University of Surrey

Test tubes in the lab Research in the ATI Dance Research

Influences on infant feeding decisions of first-time mothers in five European countries

Gage, H, Williams, P, Von Rosen-Von Hoewel, J, Laitinen, K, Jakobik, V, Martin-Bautista, E, Schmid, M, Egan, B, Morgan, J, Decsi, T, Campoy, C, Koletzko, B and Raats, MM (2012) Influences on infant feeding decisions of first-time mothers in five European countries European Journal of Clinical Nutrition, 66 (8). pp. 914-919.

[img]
Preview
PDF
Gage et al (2012) Influences on Infant Feeding Decisions of First Time Mothers in Five European Countries. Eur J Clin Nutr.pdf
Available under License : See the attached licence file.

Download (354kB)
[img]
Preview
PDF (licence)
SRI_deposit_agreement.pdf

Download (33kB)

Abstract

BACKGROUND/OBJECTIVES: Infant feeding decisions made by new parents have significant health implications. The study aimed to investigate: influences on infant feeding decisions; characteristics of mothers reporting reliance on alternative information sources; associations between reliance on different sources and intentions to exclusively breastfeed and introduce complementary foods later; and subsequent breastfeeding and weaning behaviours. SUBJECTS/METHODS: First-time mothers in five European countries (England, Finland, Germany, Hungary, Spain) completed questionnaires about the importance of 17 influences on infant feeding choices at birth and 8 months later, during 2007–2008. Use of individual sources and reliance on four categories (family and friends, health professionals, written materials, audio-visual media) were compared between countries. Associations between information sources used and mother characteristics, feeding intentions and behaviours were investigated using appropriate statistical tests. RESULTS: In all, 2071 first-time mothers provided baseline data; 78% at 8 months. Variation exists between countries in the influence of different sources on feeding decisions of first-time mothers. Across all countries, the most important influences at both time points were books, partner and antenatal midwife. Mothers in higher income quintiles and remaining at school beyond age 16 years reported greater reliance on written sources (P<0.0005). Mothers relying most on written sources reported longer exclusive breastfeeding (P=0.002), and a tendency to introduce foods other than milk later (P=0.079) than mothers relying most on personal or professional contacts. CONCLUSION: Further research is required about which dissemination strategies are most effective at improving infant feeding behaviours in varied cultural settings, and for different socio-economic groups.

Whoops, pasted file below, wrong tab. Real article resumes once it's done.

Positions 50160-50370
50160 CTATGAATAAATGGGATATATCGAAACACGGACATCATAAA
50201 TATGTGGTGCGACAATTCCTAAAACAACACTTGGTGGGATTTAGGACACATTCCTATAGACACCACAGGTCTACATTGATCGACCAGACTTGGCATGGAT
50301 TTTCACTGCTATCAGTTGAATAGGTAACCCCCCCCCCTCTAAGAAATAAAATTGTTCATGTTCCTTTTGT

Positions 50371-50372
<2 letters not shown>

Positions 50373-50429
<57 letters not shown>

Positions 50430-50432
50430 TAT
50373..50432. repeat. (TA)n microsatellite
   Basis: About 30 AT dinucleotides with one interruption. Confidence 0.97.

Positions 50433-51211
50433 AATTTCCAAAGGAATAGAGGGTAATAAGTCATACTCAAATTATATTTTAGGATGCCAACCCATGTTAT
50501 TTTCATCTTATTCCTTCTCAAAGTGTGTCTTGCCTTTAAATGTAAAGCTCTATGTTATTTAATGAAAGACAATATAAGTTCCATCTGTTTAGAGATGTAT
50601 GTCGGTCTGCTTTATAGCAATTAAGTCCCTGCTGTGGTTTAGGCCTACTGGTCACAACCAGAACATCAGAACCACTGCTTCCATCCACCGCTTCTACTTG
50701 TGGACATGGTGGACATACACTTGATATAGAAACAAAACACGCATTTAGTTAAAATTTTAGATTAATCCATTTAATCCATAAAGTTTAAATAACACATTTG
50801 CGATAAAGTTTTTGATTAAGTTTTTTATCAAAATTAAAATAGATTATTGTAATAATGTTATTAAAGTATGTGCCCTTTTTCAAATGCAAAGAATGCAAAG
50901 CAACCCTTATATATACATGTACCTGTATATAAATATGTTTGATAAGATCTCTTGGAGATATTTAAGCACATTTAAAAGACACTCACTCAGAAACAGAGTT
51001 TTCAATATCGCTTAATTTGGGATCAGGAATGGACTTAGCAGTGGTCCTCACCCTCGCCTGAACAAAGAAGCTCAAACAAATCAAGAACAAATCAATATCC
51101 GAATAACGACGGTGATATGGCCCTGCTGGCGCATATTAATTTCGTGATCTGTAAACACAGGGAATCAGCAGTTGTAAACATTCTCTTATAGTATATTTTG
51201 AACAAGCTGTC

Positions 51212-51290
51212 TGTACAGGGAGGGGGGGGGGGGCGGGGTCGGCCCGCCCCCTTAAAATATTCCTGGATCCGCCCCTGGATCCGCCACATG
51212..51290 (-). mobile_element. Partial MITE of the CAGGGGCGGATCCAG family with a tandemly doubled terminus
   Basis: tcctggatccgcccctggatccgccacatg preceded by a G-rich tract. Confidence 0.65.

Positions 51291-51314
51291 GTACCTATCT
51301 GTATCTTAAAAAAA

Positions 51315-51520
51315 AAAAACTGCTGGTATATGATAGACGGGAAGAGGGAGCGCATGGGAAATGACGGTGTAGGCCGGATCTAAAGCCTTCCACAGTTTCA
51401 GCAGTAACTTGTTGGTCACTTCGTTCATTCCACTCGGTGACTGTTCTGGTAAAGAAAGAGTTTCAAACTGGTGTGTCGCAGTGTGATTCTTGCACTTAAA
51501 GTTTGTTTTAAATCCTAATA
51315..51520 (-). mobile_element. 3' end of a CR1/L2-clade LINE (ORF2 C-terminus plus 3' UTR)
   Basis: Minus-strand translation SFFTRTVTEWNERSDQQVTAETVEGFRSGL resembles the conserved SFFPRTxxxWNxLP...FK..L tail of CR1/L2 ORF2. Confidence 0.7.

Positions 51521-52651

Item Type: Article
Divisions : Faculty of Health and Medical Sciences > School of Psychology
Authors :
AuthorsEmailORCID
Gage, HUNSPECIFIEDUNSPECIFIED
Williams, PUNSPECIFIEDUNSPECIFIED
Von Rosen-Von Hoewel, JUNSPECIFIEDUNSPECIFIED
Laitinen, KUNSPECIFIEDUNSPECIFIED
Jakobik, VUNSPECIFIEDUNSPECIFIED
Martin-Bautista, EUNSPECIFIEDUNSPECIFIED
Schmid, MUNSPECIFIEDUNSPECIFIED
Egan, BUNSPECIFIEDUNSPECIFIED
Morgan, JUNSPECIFIEDUNSPECIFIED
Decsi, TUNSPECIFIEDUNSPECIFIED
Campoy, CUNSPECIFIEDUNSPECIFIED
Koletzko, BUNSPECIFIEDUNSPECIFIED
Raats, MMUNSPECIFIEDUNSPECIFIED
Date : 13 June 2012
Identification Number : 10.1038/ejcn.2012.56
Related URLs :
Additional Information : This is an electronic version of an article published in European Journal of Clinical Nutrition (2012), DOI: 10.1038/ejcn.2012.56 Link to the published version: http://dx.doi.org/10.1038/ejcn.2012.56.
Depositing User : Symplectic Elements
Date Deposited : 02 Apr 2014 17:06
Last Modified : 09 Jun 2014 13:41
URI: http://epubs.surrey.ac.uk/id/eprint/763132

Actions (login required)

View Item View Item

Downloads

Downloads per month over past year


Information about this web site

© The University of Surrey, Guildford, Surrey, GU2 7XH, United Kingdom.
+44 (0)1483 300800